David: "Comedian David Mitchell has announced he is to split from his long-term comedy partner Robert Webb [Webb starts furiously pounding his buzzer] in order to concentrate on a solo career."
    Robert Webb: [visibly upset] Fake!
    David: It is fake. [beat] Hell of a way to break it...
  • The Comically Serious: Some of his characters, and to an extent the man himself.
    [going on a rant about William and Kate doing "the Wave" at Wimbledon] Before everyone screams for me to get over myself, let me say that it's no use, I never will.
  • Deadpan Snarker: When he's not ranting.
  • Don't You Dare Pity Me!: While he frequently makes jokes about his (apparent) loneliness, he doesn't appreciate the audience going "aww". Or cheering too much. What would be the appropriate reaction remains a mystery.
    [Hosting Have I Got News for You: The Missing Words headline is "(Lack of item price) surprises many customers about bar codes"]
    David: [reading autocue] To be honest, it doesn't bother me that prices aren't included in bar codes, because, over the years, I've come to know the prices of every single Ready Meal for One.
    Audience: Awww. [David looks mortified]
    Paul Merton: Shall we start a collection?
    Andy Hamilton: Yeah!
    David: [waving his hands] The pity's worse!
  • Fat and Skinny: The "chubby" one, at least compared to Webb. He was quite noticeably chubby when he first came to public prominence, but lost weight owing to increased walking he started doing to help ease a back condition.
  • Neat Freak: He is, in his own words, a little bit OCD (though he is at pains to point out that he's never been diagnosed with anything and is primarily speaking colloquially to mean "fussy and picky"). Here's an excellent example.
  • Not So Above It All: In 2009's Big Fat Quiz of the Year, following a short clip of Lady Gaga's "Poker Face"note , he and his teammate Charlie Brooker were greeted with incredulity by the other teams (particularly Jonathan Ross and Russell Brand) when he said he felt no want or desire to dance to the music. Disbelieving them, the producers started up "Poker Face" again, focused the cameras on David, the audience cheered... and David proceeded to sit completely immobile until the music stopped.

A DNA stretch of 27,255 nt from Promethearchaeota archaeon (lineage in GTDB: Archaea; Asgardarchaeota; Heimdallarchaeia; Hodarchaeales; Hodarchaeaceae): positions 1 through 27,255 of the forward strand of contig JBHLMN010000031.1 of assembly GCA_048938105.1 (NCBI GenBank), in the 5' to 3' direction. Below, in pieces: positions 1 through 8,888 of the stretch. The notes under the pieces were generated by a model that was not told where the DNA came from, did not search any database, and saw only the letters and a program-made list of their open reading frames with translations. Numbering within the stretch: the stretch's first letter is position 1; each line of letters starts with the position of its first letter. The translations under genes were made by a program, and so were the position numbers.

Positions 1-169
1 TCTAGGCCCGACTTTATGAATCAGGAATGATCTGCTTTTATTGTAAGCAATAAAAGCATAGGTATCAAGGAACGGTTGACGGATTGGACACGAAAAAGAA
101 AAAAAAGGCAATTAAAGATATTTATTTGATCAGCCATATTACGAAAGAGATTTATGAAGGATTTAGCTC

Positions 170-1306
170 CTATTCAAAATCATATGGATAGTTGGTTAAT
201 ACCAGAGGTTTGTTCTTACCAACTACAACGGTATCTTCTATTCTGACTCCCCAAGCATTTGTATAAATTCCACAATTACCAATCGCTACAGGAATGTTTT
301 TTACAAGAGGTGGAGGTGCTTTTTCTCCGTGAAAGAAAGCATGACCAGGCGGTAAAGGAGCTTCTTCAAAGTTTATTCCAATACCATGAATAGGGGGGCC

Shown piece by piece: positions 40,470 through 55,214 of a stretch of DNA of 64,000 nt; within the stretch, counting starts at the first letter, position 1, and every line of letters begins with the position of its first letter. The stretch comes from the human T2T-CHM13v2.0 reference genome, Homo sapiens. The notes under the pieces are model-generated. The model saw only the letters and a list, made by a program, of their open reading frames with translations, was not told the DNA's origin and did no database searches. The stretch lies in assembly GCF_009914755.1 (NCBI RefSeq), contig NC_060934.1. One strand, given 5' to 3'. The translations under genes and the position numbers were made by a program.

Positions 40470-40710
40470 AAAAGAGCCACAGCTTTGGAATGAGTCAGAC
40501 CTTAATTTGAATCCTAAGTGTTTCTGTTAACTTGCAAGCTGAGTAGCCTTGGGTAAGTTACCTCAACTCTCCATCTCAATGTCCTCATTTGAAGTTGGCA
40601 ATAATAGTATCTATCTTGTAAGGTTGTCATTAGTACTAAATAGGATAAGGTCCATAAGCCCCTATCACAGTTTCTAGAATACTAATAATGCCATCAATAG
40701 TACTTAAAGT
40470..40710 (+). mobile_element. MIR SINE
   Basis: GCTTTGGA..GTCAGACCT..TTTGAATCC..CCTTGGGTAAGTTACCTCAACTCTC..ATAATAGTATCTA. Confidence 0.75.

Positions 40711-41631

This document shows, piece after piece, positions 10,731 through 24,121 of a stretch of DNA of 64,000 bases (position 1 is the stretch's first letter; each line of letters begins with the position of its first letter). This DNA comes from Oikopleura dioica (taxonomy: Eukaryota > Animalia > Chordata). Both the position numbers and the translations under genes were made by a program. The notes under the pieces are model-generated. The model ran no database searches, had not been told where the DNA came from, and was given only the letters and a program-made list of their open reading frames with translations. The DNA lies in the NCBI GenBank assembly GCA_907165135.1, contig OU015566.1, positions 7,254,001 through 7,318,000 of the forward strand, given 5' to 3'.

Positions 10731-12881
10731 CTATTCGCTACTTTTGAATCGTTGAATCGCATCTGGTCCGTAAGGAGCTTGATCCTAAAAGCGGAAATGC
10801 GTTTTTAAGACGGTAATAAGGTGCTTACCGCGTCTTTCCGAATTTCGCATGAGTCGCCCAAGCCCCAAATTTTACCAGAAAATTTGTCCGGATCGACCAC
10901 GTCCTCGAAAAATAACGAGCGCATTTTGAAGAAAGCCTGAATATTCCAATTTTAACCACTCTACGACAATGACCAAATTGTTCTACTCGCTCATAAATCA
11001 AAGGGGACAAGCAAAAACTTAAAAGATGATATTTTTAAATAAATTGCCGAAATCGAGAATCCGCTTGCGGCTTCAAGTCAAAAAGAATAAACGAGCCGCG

David: [to the audience] What the fuck makes you think I was gonna do that? This isn't the fucking Generation Game! Fuck off, I'm hired to sit here and be sarcastic, not dance around like some cunt! [...] The world is full of people trying to make people who don't want to dance, dance, at weddings and things. "Go on, have a dance, you want to, really." No! I really don't want to!
  • Odd Couple:
    • The general dynamic of the Mitchell and Webb collaborations, including Peep Show. Quite possibly Truth in Television. Ironically, however, behind the scenes it may be inverted to a degree; Webb tends to be cast as the confident, charismatic one while Mitchell is usually the socially awkward dweeb with No Social Skills, but according to Webb himself Mitchell is a lot more confident and natural in social settings whereas he tends to be more reserved.
    • Much of the comedy in Would I Lie to You? also stems from his having this dynamic with Lee Mack and, to a lesser extent, with Rob Brydon.
  • Rant Comedy: In his "Soapbox" webcast, his column in The Observer, and wherever else he gets the chance.
    Stephen Fry: I've missed your angry logic, David.
  • Shout-Out: The backdrop to this rant is Reference Overdosed.
  • You Need to Get Laid: A frequent joke at his expense, particularly since he was a long-time bachelor.
    • From the first episode of the Bubble, when Mitchell went on a tangent about how a cat's head found in somebody's bed would not have been sent by the Cat Mafia, but by the Mafia of a species which considered their cats the equivalent of our horses. After a second of silence, Reginald Hunter said:
      Reginald D. Hunter: After the show, let's get you a girlfriend.
    • Funnily enough Victoria Coren Mitchell, his future wife, laughed at that put-down and was sitting right next to him.

 
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Mitchell and Webb

Mitchell and Webb takes this trope to its extreme: Shooting anyone who pronounces things wrong.